Dr. Hudson had taken us down a side street in Nazareth that led to a nondescript bland building embedded within an alleyway.  We crouched and entered through a tiny doorway into a magical little warehouse filled with boxes, crates, bags and barrels.  This was Elbabour Galilee Mill, and the jovial owner Tony greeted us with a huge smile, open arms and a tiny cup of delicious Arabic coffee.  We moved about the bins of ginger, cinnamon, coffees, teas and dried fruits.  What a grand smell! There was a side room for candies – chocolates, dates, figs – and huge scoops and bags to get us started with our shopping.  The atmosphere was fascinating.  Tony kept up a waving-arm narrative as our students and sponsors brought sweets and spices to the counter for purchase.  His joy was genuine.  He waved off my purchase.  “You’re their teacher,” he said, shooing away my shekels.  “No charge.”

We gathered and sang for him.  He pulled out his phone and filmed us while he beamed.

And then he spoke.

“I welcome you any time; you are my friends.  But I also  ask you to pray for us Christians here.  We are a minority in this land, and we need your prayers.”  When we assured him we would, he continued.  “I find it my ministry to share Jesus every day here – right here – to everybody that comes in this shop.  My family for many years has owned this store and we serve the community in this 250 year-old building in the city of Jesus, and this is what I want to do:  to tell Jesus every day, every time I have the opportunity.  I want to reach out to all people, all kinds, and let them know of Jesus’ love.”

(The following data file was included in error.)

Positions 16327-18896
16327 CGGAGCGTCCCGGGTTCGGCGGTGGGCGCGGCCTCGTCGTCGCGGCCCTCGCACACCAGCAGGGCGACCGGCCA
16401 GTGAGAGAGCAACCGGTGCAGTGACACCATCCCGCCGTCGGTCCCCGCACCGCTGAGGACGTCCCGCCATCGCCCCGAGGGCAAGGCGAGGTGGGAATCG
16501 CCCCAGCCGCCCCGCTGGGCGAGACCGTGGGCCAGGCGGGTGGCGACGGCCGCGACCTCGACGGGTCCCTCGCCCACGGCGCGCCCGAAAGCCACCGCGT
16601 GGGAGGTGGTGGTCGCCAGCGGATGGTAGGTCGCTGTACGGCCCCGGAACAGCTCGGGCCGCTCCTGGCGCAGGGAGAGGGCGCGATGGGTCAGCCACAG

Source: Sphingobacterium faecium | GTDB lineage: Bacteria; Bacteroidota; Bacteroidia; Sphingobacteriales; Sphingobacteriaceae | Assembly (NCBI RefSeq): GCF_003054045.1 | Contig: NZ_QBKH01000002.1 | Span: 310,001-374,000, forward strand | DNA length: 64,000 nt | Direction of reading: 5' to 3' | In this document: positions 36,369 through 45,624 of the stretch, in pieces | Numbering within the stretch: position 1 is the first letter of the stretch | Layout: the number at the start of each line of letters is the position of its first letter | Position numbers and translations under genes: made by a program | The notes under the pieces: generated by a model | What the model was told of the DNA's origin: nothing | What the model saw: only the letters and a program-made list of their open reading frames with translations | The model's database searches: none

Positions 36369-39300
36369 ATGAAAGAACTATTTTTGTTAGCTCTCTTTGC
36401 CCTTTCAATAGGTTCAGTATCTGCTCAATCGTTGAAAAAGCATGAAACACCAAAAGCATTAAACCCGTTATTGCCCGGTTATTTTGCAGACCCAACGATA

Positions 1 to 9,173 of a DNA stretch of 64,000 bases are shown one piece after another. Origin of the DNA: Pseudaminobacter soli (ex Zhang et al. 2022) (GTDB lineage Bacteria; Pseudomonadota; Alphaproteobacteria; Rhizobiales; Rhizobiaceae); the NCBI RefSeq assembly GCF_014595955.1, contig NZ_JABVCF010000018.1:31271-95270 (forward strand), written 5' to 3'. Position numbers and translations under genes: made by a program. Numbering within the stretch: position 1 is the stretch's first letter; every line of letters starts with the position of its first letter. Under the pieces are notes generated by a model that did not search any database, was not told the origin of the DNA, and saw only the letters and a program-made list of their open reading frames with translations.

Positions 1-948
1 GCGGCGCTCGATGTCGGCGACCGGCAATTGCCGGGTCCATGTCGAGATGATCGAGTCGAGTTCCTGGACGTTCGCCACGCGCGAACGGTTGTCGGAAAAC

And that may have been the greatest part of this trip to me.

A simple man in love with Jesus and in love with the people around him.  A simple man with a simple message of Jesus, made easy because the love of Christ exuded from him.  A man who was in the minority of the beliefs of the land, yet so filled with a passion for outreach that his active ministry was in a 250 year-old spice warehouse while he worked.

He was blooming where he was planted.

I think I am taking a very, very big lesson from the Holy Land.

j11